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California Start-Up Sells Protein-Rich Doughnuts

May 26, 2016: 12:00 AM EST
A Silicon Valley start-up that wanted to provide a healthful protein snack in a form other than bars and shakes recently celebrated its first full year of selling protein doughnuts. The Dough Bar’s doughnuts, each containing 11 grams of protein plus other healthful ingredients, are marketed to “elite fitness competitors,” Cross Fit enthusiasts, and doughnut-loving dieters. The doughnuts can be purchased online or at a couple of Max Muscle stores in California. They are baked (not fried), then shipped within days to ensure freshness. Toppings and glazes are individually packaged.
"Protein-Packed Doughnuts: The Dough Bar Marks 1 Year of Ditching the Protein Bar for a Doughnut on June 10th", News release, The Dough Bar, May 26, 2016, © The Dough Bar
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Aldi’s Cage-Free Egg Decision Proves Controversial In Australia

May 25, 2016: 12:00 AM EST
Despite criticism from egg producers in Australia, German retail grocery chain Aldi will spend the next ten years transitioning to cage-free eggs. Consumer pressure pushed the company to take the complicated, expensive and hopefully sustainable step. But egg producers ironically call the move a “slap in the face” to consumers who may not want to spend premium prices for cage-free eggs. Aldi’s decision will “hurt Australian egg farmers and can’t be justified on the basis of either science or consumer behavior.” One egg industry representative said Australian research shows that hen stress levels are similar across cage, barn and free range farming environments. Animal husbandry practices “have the greatest influence on hen welfare.”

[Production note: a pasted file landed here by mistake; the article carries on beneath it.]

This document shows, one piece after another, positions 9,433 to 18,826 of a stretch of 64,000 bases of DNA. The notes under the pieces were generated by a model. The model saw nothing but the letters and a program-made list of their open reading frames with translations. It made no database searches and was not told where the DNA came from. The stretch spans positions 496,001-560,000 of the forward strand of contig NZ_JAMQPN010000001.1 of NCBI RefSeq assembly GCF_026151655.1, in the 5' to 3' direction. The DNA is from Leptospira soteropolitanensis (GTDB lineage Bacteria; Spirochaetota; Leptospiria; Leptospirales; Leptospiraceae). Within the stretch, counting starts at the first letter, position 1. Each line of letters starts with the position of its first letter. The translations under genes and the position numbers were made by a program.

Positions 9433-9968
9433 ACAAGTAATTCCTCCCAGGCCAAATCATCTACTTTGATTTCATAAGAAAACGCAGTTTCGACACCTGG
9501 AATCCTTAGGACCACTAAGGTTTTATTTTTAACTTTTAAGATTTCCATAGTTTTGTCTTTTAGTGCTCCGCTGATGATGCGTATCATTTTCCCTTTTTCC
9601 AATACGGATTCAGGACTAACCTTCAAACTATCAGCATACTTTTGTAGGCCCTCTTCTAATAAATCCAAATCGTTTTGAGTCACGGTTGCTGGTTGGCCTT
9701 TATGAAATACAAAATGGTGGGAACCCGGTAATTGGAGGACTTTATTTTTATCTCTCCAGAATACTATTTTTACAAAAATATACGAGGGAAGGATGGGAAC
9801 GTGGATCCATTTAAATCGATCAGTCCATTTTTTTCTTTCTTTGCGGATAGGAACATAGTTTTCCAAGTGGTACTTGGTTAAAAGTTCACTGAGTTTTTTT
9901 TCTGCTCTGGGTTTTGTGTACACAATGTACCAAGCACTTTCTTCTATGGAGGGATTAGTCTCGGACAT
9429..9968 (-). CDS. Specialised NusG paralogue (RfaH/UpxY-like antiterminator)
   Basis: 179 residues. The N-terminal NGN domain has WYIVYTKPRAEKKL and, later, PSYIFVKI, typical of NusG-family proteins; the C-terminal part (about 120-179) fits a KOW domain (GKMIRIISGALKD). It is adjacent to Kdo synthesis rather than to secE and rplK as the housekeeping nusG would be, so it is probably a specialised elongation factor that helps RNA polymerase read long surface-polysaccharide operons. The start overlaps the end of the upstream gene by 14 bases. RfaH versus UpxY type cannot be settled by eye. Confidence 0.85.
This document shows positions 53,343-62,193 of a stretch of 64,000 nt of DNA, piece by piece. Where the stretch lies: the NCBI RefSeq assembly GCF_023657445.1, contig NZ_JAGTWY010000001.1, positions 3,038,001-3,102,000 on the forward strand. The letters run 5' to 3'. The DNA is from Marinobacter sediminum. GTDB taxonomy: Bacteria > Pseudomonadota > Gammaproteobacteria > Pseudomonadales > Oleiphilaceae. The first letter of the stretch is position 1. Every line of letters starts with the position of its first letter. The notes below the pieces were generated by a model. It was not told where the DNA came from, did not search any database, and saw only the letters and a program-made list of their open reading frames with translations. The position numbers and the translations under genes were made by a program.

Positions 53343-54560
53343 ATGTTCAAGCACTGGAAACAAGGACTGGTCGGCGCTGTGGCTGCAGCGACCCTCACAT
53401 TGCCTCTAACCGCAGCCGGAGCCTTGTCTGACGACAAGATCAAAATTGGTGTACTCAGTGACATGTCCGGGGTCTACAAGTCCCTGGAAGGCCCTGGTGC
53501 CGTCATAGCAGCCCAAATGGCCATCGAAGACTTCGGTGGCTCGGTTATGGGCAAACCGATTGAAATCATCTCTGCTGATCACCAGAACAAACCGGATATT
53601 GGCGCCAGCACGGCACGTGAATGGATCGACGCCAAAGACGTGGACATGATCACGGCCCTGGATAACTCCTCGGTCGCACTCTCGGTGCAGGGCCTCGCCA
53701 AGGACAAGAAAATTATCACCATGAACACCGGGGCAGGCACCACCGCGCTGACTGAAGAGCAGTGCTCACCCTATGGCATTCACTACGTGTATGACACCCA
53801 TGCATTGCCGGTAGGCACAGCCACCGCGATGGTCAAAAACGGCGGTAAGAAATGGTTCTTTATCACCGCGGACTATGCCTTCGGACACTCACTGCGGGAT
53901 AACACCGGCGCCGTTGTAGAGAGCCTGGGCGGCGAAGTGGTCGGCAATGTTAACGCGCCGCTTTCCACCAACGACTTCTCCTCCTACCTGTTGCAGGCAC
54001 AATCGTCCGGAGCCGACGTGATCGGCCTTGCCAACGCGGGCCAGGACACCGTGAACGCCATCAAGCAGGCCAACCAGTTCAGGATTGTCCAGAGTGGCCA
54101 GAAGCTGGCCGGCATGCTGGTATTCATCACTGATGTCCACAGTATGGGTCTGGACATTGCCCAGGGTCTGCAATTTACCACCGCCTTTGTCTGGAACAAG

"Aldi to phase out cage eggs", Food and Drinks Business (AU), May 25, 2016, © Yaffa
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Food Industry Is “Remarkably Sensitive” To Shifts In Consumer Preferences

May 25, 2016: 12:00 AM EST
Market researcher Packaged Facts reports that the food industry is doing whatever it can to accommodate growing consumer demand for “free-from” foods. Five broad food avoidance concerns, or “constituencies,” were identified. These include allergies and intolerances, health and wellbeing, and humanitarian, environmental, and religious concerns. The result has been the creation and marketing of sugar-free, fat-free, low-carbohydrate, gluten-free, no artificial colors, flavors, antibiotics, preservatives or other questionable ingredients. Cage-free eggs is another facet of the trend. Some people in the avant garde of food reformulation may think changes are coming at a glacier pace, but “in fact, the industry is remarkably sensitive to shifts in consumer demands."
"Packaged Facts: Food Industry Committed to Meeting Consumer Demand for "Free-From" Foods", News release, Packaged Facts, May 25, 2016, © Packaged Facts
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New Food Nutrition Facts Labels Finalized

May 20, 2016: 12:00 AM EST
The FDA finalized changes to food nutrition facts  labels on May 20, but gave food companies until July 2018 – smaller companies until 2019 – to begin using them. The agency kept the basic look (old and new labels shown at left), but increased the type size for “calories” (bold), “servings per container,” and the “serving size” declaration (bold). The actual amount, in addition to percent daily value, of vitamin D, calcium, iron and potassium is required. The label will include “added sugars” in grams, vitamin D (but not vitamin A or C), potassium, calcium, iron, total fat, saturated fat, trans fat (but not calories from fat), and daily values for sodium and dietary fiber. Serving sizes must be based on amounts of foods and beverages that people actually eat, not on what they should be eating.
Mary Clare Jalonick et al., "Makeover coming for food nutrition labels", Associated Press, May 20, 2016, © Associated Press